7. Elderly Librarian says:

    This story reminds why I left the public library arena twenty years ago. I got tired of arguing with the “no tax, no spend” people. I was just worn out by it. The job of a public library director is to constantly lobby for the value of your own job. It is exhausting. But I can see that current economic conditions will not put an end to this ongoing task.

  8. If you’re interested, official video of this infamous public meeting is available online:
    Choose the 9-22 meeting; to see supervillain Xinos’ tirade, advance to the 54:50 mark.

  9. noone feeds the stereotype more than people who constantly fuss over the stereotype. just ignore it and it will go away.

  10. Ironically, the report which apparently led the village to layoff the director and other staff was from the consulting arm of Library Associates Companies (LAC), owner of the LibGig job board and sponsor of the Illinois Library Association’s 2009 Librarian of the Year Award. LAC “was hired by the [Oak Brook] Village Board to find ways to cut the library’s budget without affecting services. LAC released a report in August and mentioned the library’s director, saying Klinkow-Hartmann’s ‘demonstrated loyalty to her staff’ would be one factor that would make changes at the library difficult.” Is LAC trying to get people hired or fired? Or burning both ends of the candle?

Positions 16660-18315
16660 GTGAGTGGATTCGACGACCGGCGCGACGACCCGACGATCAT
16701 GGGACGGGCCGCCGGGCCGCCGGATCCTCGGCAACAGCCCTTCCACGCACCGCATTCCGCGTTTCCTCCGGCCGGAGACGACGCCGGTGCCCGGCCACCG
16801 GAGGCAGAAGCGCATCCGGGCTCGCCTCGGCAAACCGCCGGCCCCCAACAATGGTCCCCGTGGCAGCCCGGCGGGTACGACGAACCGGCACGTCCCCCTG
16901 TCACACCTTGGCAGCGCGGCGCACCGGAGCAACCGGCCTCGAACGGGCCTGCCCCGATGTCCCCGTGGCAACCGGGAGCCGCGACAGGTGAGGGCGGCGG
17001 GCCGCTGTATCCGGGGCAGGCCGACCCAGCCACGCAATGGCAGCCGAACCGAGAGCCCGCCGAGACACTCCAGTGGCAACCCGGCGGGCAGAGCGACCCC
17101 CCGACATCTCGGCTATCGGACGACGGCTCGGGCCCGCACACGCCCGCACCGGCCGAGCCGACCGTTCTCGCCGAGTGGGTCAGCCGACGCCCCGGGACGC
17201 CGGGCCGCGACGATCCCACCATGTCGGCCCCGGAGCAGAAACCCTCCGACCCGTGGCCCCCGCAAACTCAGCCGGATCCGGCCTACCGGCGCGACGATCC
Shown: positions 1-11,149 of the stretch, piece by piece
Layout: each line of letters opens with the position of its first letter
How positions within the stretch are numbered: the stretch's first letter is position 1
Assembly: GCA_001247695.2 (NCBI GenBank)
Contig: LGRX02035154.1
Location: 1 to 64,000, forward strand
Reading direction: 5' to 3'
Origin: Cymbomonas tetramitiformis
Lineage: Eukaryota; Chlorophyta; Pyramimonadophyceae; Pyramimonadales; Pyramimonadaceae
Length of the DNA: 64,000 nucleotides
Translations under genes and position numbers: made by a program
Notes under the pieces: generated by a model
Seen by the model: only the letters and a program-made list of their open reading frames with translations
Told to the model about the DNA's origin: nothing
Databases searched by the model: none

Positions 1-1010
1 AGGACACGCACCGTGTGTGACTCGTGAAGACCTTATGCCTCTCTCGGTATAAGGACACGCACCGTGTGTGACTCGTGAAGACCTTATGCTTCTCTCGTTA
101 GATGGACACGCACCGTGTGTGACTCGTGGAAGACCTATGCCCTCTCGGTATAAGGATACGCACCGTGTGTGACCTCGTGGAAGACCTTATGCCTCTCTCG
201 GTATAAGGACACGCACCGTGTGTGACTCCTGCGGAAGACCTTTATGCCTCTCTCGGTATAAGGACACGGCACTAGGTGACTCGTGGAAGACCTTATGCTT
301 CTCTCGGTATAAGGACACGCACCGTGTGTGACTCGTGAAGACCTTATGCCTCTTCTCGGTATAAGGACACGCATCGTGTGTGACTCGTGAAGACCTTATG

11. I disagree with the AL (I often do) who say that the librarians need to be the ones fighting for the budget. I think the most effective fighters for maintaining library funding are the people for whom the library IS an essential service. My library has a 10% budget cut this year, and right now, the word is that we’ll lose another 20% in the next FY. We are facing serious layoffs, reduction in service hours, and loss of services. The Town Council views us as ‘non-essential,” a “want, not a need” and therefore fair game for a cut. We can go and fight for our jobs, but we will be told we are just looking out for ourselves. I favor packing–and I mean packing–the Council chambers with people who are ready to tell the Council that the library is essential to THEM and WHY. Historically, this is the approach that has worked in our community. I do agree with Elderly Librarian that a Director’s job is demanding and thankless. I did it for 12 years, and they haven’t printed enough money to make me do it again.